Leadville 100 is different than any 100-mile race I am familiar with. First, the race organization allows up to 1200 runners to enter. Typical mountain 100s are only permitted to a few hundred. Out of 1200 about 1,000 make it to the start line uninjured from their training. There is no qualifying run for entrants to be able to sign-up. Most 100s require at least the completion of a 50-mile race beforehand and oftentimes within the last year. Due to the lack of a qualifier a lot of people that enter the race aren't really prepared for what this course has to offer and about 50% of the field will drop out. There is also a 30-hour cutoff to finish with other mid-race cutoffs along the way. Similar races of this difficulty have 32-38 hour cutoffs so you will find a couple hundred finishers bunched up in the last hour before the cutoff.
Chris and I came to Leadville with a lot of confidence in our conditioning and ability to keep a conservative pace. At the same time we both thought there was a chance if we ran smart and within ourselves we could contend for the sub 25-hour 'big' finisher's buckle. To make the 30 hour cutoff a runner would have to average an 18 minute mile pace but to make sub-25 that pace average drops to 15 minutes. I chose not to wear a GPS watch due to the variable nature of the course. I didn't want to expend mental energy worrying about fluctuating from an 8 minute mile on the road to a 27 minute mile on Hope Pass. My main plan was to run an 11/14 split; 11 hours for the first half and 14 for the second half.
Finally, after a rendition of the Star Spangled Banner the race corral of 1,000 runners erupted in cheers and surged forward down 6th Street of downtown Leadville. The race announcer sent us off with, "See you tomorrow morning!" It is kind of neat to look back and see hundreds of LED lamps bouncing up and down in the darkness. The first mile of the race is on pavement and then turns to a smooth dirt road. With a gradual descent the road becomes rocky and at 4 miles turns onto single track trail through campgrounds around Turquoise Lake. The single track continues around the lake to the first aid station May Queen at mile 13.5. All of the trail is runnable to this aid station but depending on how far back you were up at the start line it is easy to get stuck in a Conga line of runners and held up. I took it easy and relaxed my pace coming into May Queen at 2 hours and 15 minutes.
After May Queen Campground we continued on pavement for a short stretch and then entered a wooded section of rocky single track ascending to Hagerman Pass Road. The dirt road travels for a couple of gradually ascending miles up and over Sugar Loaf Pass into the Powerline section of trail. The Powerlines are kind of fun going out because there are runnable rolling hills with an ultimate descent of a few hundred feet. The sun is up, the weather is cool, and the trail is downhill. After the Powerline the course turns onto pavement for 2 miles making its way to the second aid station at Fish Hatchery or Outward Bound at mile 24.5. I caught up to Pam Reed coming into Fish Hatchery. She was running for her 7th Leadville completion. I got into Fish Hatchery at 4 hours and 20 minutes; still on 25 hour pace.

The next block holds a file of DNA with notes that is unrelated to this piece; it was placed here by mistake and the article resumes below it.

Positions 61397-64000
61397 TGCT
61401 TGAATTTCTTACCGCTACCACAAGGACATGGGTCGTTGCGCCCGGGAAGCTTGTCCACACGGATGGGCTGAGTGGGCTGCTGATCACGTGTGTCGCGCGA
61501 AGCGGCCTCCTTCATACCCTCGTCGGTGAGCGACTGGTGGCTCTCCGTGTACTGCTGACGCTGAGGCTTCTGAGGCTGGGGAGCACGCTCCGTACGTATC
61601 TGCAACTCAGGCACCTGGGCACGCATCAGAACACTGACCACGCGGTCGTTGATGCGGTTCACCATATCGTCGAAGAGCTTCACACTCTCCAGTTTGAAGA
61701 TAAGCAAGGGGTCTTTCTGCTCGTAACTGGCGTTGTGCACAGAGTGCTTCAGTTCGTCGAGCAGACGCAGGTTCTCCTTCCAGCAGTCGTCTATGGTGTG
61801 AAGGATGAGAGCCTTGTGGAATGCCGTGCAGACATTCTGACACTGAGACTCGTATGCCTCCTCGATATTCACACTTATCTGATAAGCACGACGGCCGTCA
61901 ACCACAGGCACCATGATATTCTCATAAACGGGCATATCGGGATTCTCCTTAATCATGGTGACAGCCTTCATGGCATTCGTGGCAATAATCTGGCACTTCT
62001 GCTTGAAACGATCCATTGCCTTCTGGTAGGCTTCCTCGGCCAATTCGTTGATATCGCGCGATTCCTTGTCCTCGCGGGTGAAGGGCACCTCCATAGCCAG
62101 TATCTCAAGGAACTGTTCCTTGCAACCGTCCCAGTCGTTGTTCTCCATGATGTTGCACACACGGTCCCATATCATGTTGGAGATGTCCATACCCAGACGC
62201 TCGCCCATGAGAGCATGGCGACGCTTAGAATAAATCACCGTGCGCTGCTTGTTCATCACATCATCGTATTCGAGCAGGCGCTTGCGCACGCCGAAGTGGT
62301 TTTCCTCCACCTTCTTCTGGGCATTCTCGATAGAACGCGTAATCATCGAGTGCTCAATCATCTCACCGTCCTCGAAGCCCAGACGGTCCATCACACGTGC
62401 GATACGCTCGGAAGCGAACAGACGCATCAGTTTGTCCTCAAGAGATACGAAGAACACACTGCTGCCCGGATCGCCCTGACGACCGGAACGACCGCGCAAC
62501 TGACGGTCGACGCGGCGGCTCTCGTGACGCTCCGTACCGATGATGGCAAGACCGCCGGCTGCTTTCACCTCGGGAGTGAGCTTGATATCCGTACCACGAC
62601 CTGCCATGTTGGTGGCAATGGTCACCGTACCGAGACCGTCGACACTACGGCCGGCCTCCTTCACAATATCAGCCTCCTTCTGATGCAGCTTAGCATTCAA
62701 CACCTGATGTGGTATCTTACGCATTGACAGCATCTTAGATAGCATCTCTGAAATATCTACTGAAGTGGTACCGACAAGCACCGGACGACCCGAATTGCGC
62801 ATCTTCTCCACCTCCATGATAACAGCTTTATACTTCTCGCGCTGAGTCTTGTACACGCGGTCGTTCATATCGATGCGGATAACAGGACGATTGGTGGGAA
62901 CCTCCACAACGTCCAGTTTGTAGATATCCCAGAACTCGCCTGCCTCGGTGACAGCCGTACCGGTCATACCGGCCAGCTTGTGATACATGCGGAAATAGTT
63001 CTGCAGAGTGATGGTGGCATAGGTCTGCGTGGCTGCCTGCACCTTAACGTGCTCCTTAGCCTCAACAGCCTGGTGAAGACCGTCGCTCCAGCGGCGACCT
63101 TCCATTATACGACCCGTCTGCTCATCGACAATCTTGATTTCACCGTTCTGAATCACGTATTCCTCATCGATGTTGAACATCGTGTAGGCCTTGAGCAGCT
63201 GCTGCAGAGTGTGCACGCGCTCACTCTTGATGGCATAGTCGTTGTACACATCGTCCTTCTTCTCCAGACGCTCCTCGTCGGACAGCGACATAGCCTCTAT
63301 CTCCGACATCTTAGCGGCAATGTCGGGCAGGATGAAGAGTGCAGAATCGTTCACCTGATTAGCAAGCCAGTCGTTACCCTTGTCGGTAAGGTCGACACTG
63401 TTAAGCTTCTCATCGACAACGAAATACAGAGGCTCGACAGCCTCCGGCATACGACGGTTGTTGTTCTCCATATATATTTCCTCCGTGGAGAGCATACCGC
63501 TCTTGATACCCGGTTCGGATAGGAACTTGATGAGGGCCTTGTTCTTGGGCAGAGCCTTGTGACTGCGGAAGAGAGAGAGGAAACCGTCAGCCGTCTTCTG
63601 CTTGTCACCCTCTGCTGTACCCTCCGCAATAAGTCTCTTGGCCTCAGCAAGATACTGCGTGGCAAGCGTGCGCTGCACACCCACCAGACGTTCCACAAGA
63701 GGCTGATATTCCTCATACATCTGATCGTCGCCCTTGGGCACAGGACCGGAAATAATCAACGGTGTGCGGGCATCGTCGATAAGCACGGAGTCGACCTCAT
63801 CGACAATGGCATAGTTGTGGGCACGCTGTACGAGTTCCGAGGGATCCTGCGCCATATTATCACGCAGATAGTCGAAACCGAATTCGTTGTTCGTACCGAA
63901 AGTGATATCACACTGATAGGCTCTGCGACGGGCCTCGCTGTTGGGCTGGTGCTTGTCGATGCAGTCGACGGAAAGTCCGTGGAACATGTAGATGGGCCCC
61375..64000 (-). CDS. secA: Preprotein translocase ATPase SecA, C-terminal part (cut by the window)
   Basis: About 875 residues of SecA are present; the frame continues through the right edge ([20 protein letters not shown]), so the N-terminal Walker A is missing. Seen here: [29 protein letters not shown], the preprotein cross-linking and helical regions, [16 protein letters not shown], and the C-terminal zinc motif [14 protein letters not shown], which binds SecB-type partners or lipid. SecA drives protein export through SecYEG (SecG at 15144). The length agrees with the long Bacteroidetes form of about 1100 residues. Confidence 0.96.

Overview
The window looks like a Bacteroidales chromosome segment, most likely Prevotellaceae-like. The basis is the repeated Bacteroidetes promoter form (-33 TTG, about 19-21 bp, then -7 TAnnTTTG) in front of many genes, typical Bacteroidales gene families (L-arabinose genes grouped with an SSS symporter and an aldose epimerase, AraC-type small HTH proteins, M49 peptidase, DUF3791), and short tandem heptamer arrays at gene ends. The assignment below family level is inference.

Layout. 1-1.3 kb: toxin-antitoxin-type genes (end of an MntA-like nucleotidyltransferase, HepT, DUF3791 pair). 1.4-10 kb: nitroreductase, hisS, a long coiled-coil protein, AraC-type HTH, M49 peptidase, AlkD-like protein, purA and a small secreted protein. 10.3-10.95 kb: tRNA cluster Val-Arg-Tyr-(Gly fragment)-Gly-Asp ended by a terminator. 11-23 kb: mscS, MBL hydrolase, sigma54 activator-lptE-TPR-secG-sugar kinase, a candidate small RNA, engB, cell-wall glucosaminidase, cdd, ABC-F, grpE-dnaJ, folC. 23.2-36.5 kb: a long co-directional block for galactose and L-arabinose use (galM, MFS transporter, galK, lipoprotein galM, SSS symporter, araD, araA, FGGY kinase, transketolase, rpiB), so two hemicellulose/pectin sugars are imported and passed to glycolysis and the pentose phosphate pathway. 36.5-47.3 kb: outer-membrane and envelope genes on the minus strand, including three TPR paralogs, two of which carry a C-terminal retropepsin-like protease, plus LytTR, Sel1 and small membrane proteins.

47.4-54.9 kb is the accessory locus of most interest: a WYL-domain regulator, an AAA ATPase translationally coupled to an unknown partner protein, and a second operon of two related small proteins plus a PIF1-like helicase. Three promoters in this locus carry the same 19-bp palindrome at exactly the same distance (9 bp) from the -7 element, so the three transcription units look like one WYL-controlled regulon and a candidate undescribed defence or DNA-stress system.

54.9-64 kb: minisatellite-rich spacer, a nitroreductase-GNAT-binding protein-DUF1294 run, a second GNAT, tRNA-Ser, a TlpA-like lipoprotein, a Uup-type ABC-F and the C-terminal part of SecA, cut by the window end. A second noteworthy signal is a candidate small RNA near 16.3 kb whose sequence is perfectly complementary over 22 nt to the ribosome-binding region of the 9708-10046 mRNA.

At Fish Hatchery I was able to see Trish and crew/pacer Mike Zeigle. I filled my hydration pack and grabbed a quick snack. It's really nice to see friendly faces and share your experiences on trail but time spent at aid stations adds up quick and before you know it you've spent 2 hours not moving during the entire race. I managed to be expedient most of the time. Leaving Fish Hatchery the course runs a mile on pavement and then turns south for a couple more miles of pavement. A person can really make time here if they choose. I employed a run/walk strategy through here in order to save my running legs for later. After the pavement the course goes back to dirt for a few miles heading to 31 miles and the Half-Pipe aid station.
The day began to warm-up after Half-Pipe running along the jeep road with little shade from lack of trees. I continued to run/walk and recognized my Guard team buddy Mike Hagen up ahead. I bumped him when I caught up to him and discovered he was having a sour stomach. I carried a Ziploc baggy full of e-caps, Tums, Ibuprofen, and ginger capsules. I gave him two ginger caps and handed out another to a nearby runner also having issues. We parted ways and I went ahead ascending into wooded single track trail topping out at Mt. Ebert aid station. Mt. Ebert is a water-only aid stop with 3 miles remaining to Twin Lakes aid so I didn't stop and kept going with 20 ounces remaining in my pack. The 3 miles of downhill into Twin Lakes is an exceptionally beautiful part of the course during daylight hours. You can see the lakes below and then the community of Twin Lakes nestled below the mountains. After dropping down a steep hill to the aid station you are welcomed by spectators lining the streets. It's like a big party. I came into the mile 39 aid station of Twin Lakes at 7 hours and 20 minutes. I was about 15 minutes slow on my 25 hour pace chart but not worried about it. I would need the energy I conserved to get over the first Hope Pass ascent coming out of Twin Lakes.